If the Volkswagen Golf, some 35 million customers have taken one home.cemented the company's early success, the Golf was certainly the second hit of a one-two punch of success globally. Over seven generations of the
Today, the popular hatchback pens a new chapter as the German automaker revealed the 2020 Volkswagen Golf -- the model's eighth generation. And if there's a motif present, it's that the Golf remains concerned with evolution, not revolution. That latter descriptor is arguably reserved for the Europe-only.
The evolutionary looks are only part of the package, as the eighth-generation Golf hosts numerous steps forward in the interior and powertrain departments. It's also more connected than ever with vehicle-to-everything capability (V2X). Wrapping all of these updates is a familiar shape with a sleeker front fascia and a wider lower-grille area. The new eTSI model gets slim lines running horizontally with the lower grille, but the sportier GTE plug-in hybrid model receives a honeycomb treatment.
Out back, the taillights mimic an overall more chiseled look and a sharp crease runs through the hatch to connect the two elements. The updated VW badge is present and a new font spells out "Golf" just below it.
Since Volkswagen is still being ultraquiet about (it's still under consideration, a VW representative affirmed), the powertrains described are Europe-only until further notice. And this time, it's all about electrification. A total of five hybrid versions are planned for Europe under the aforementioned eTSI name and eHybrid badge. The former pairs a gasoline engine with a new 48-volt mild-hybrid system and comes in three power ouputs: 109 horsepower, 129 hp and 148 hp.
The eHybrid models, which are plug-in hybrids, offer two flavors. One is an efficient version, dubbed the eHybrid, while the GTE returns as the electrified GTI of sorts. Opting for the standard eHybrid nets a combined output of 201 hp, while the GTE makes 241 hp. The 13-kilowatt-hour lithium-ion battery should provide about 37 miles of purely electric range, too.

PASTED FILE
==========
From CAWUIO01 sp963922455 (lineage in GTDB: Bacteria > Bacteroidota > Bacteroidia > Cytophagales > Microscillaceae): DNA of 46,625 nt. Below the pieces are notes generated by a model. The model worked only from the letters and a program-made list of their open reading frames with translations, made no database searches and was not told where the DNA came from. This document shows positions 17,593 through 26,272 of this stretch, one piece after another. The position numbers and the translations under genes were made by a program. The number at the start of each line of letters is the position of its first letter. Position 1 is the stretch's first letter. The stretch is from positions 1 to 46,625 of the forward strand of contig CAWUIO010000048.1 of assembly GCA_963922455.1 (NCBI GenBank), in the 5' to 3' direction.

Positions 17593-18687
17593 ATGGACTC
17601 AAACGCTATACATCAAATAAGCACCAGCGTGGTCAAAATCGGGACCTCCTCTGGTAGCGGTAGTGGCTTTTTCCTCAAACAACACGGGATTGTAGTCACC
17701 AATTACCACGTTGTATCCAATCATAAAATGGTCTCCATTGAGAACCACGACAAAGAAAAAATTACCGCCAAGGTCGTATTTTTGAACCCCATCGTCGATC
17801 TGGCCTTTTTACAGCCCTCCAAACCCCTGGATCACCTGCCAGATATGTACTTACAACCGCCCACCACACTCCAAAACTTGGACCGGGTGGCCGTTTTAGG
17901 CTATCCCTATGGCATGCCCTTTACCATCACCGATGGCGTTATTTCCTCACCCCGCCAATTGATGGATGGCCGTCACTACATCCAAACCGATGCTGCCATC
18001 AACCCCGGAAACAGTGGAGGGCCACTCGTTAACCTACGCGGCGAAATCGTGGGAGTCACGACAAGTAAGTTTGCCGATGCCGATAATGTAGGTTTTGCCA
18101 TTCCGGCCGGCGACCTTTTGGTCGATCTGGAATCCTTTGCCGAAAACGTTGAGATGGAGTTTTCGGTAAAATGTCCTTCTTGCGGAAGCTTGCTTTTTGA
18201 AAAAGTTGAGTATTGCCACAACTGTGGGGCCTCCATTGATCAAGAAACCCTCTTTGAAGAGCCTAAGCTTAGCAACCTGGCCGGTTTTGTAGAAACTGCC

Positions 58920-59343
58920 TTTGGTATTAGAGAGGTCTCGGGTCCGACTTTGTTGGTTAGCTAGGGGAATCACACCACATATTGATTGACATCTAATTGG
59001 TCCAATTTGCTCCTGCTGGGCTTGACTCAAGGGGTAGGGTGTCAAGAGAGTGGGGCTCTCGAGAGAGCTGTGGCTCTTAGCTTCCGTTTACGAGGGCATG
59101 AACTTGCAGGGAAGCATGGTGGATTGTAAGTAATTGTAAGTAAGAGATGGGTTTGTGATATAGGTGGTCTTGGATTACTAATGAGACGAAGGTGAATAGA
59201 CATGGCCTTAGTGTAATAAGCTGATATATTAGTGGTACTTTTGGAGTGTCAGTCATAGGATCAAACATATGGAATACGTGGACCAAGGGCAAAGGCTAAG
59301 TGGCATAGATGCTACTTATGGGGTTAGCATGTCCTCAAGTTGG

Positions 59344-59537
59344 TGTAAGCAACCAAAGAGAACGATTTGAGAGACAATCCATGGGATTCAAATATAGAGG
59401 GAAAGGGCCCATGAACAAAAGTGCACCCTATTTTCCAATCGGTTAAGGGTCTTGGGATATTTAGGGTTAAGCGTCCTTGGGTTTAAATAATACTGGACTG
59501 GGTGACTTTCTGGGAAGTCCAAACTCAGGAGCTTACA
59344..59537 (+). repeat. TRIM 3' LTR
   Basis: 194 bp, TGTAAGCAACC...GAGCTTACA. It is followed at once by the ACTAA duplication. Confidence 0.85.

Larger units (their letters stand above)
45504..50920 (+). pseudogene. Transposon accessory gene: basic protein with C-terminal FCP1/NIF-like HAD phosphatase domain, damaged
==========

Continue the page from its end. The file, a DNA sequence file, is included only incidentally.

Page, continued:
Regular TSI models will receive inline turbocharged three-cylinder engines, displacing either 1.0 or 1.5 liters, and there will be another TDI model in Europe with a 2.0-liter diesel unit. If the standard Golf does come to North America, count the diesel engine out, for sure. Ditto for any plug-in hybrid model, as the ID family of vehicles will handle those duties.
The interior is where some dramatic changes unfold with a standard digital cockpit front and center. Measuring 10.25 inches, it pairs with another 8.25-inch touchscreen that handles infotainment duty. Want more screen real estate? A 10-inch touchscreen for infotainment will also be on offer.
To the left of the steering wheel reside all light controls, while the touchscreen even handles the HVAC controls' finer details. Just five physical buttons appear on the center console, which flows into a Porsche 911-esque shift-by-wire selector and the push-button start. A manual transmission is still optional, too. Overall, the cabin reflects a minimalistic approach, but the look definitely brings the car into the modern era. The current Golf's cockpit shows its age, but for those all about analog dials, this isn't the interior for you.
Further modernizing this popular people mover is a suite of active safety features and, notably, what VW calls Car2X, its name for V2X technology. The Golf will be able to communicate with smart infrastructure and any other vehicle that sports V2X capability. Essentially, it lets the car "talk" to other things and can warn the driver of a crash, slick road conditions or other scenarios ahead.
The new Golf will have a pretty quick turnaround as production kicks off in Germany. The first models will be in the hands of owners in December. In North America, we await a final answer, but the hotterand are most definitely making their way to this continent.